But while
the leaders who participated in this meeting, exhibited a sense of
responsibility, sensitivity and restraint in accepting the verdict, the Jamiat
Ulama-i-Hind (JUH), one of the largest Muslim organisations, has expressed
disagreement with the verdict and termed the ruling “unjust” and said it was in
“utter disregard to the truth and evidence”. Therefore, it did not accept the
invitation to participate in this meeting. It is worth mentioning the Jamiat
was in the forefront in calling for peace and full support and respect for the
impending SC verdict. JUH had also demanded the deployment of central
paramilitary forces to give “more assurance to the community”.

Thus, there
have emerged two viewpoints in the Indian Muslim leadership on the SC judgment
on Ayodhya. One calls for complete respect and unconditional support for the
verdict and the other expresses dissatisfaction without challenging the verdict

theological contention of the latter is that, a structure once a Masjid is
always a Masjid. It’s not just the structure according to the Islamic Shariat,
but also the land on which it stands. For them, the site where the Babri Masjid
stood is of universal sanctity and remains holy for eternity. But the clerics
of this view fail to understand how a controversial structure can be the
appropriate space for Islamic worship. This contention cannot be justified even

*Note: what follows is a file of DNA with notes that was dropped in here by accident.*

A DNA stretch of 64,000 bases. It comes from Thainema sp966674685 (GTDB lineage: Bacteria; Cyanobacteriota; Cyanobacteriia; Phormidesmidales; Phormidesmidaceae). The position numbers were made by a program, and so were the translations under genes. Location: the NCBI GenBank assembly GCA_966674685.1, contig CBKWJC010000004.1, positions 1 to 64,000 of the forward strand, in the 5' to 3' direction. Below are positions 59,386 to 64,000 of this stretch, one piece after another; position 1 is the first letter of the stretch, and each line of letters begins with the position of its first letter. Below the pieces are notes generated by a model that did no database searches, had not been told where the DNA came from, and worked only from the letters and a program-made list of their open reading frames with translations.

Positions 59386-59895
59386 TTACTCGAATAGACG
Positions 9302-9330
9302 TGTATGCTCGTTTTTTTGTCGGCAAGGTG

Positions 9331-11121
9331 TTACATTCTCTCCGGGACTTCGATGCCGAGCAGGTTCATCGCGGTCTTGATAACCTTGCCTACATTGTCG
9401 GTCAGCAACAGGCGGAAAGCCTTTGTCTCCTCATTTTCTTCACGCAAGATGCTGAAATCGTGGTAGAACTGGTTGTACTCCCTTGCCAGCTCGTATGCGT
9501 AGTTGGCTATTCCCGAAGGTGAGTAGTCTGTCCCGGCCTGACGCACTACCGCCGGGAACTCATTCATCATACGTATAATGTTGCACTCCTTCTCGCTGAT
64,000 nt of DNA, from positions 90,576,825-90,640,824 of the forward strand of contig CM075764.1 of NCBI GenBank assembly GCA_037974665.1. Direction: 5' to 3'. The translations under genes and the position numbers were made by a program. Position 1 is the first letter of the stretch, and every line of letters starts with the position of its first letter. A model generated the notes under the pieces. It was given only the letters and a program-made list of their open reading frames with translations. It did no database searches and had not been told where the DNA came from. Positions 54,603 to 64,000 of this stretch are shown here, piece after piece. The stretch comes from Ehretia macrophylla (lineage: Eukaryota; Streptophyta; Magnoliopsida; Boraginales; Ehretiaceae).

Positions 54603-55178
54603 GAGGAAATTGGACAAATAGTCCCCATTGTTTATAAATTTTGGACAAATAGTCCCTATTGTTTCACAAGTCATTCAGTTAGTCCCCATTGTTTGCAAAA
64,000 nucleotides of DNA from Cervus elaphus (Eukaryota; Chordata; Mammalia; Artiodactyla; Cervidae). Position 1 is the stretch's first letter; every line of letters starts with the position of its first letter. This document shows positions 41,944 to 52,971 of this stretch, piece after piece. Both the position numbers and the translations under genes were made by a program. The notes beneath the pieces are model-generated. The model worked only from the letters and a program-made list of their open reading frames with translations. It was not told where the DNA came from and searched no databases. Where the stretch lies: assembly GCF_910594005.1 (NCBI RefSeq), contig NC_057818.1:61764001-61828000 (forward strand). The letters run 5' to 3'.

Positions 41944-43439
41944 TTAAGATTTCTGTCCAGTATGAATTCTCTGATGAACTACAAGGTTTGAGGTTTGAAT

by the Islamic Shariah, which is based on the attainment of five chief noble
objectives, on top of which is Hifz Al-Nafs (protection of life).

to Imam al-Shatibi, the legal ends of Islamic law “are the benefits
intended by the law: the attainment of good, welfare, advantage, benefits and
warding off evil, injury, loss of the creatures”.

It is worth
mentioning that numerous rulings of Islamic Sharia are changed or concessions
in Islamic laws are granted according to changing circumstances of the time and
thereby the door of easiness and concession is always open for Muslim Ummah of
every age. The basis of changes in such rulings, according to majority of
Muslim jurists, revolves around the seven fundamental principles of Islamic
Jurisprudence. They are 1) Zaruriyat (absolute necessities), 2) Hajat
(necessity), 3) Daf’e Haraj (removing difficulty), 4) ‘Urf (recurring
practices of a large number of Muslims), 5) Maslahah (interest/benefit),
6) Izala Al-Fasad (elimination of corruption), 7) Umum-E-Balwa.

necessities (Zaruriyat) are classified in what preserves one’s faith
(din), soul (Nafs), wealth (Maal), mind (Aql) and
offspring (Nasl). Some jurists add the preservation of honour to these five
popular necessities. Preservation of these necessities is the objective of
Islamic Sharia. So in the context of SC’s judgment on Babri Masjid-Ram Janam
Bhoomi, even if we believe that a land once a Masjid is always a Masjid, we
will still have to take into consideration the objective of Islamic Sharia
which preserves one’s life, removes difficulty, eliminates corruption and
ensures social interest. This will be in line with the Fiqhi maxim “Necessities
cause the prohibited things to be permissible”, (الضرورات تبيح
المحظورات)”. That means we must accept SC judgment which, as
per some opinions, is a resolution and in conformity with the objective of
Islam in preserving lives of Indian civilians. If this resolution is not
accepted, there might occur corruption and loss of lives and thereby a
violation of objectives of Islam.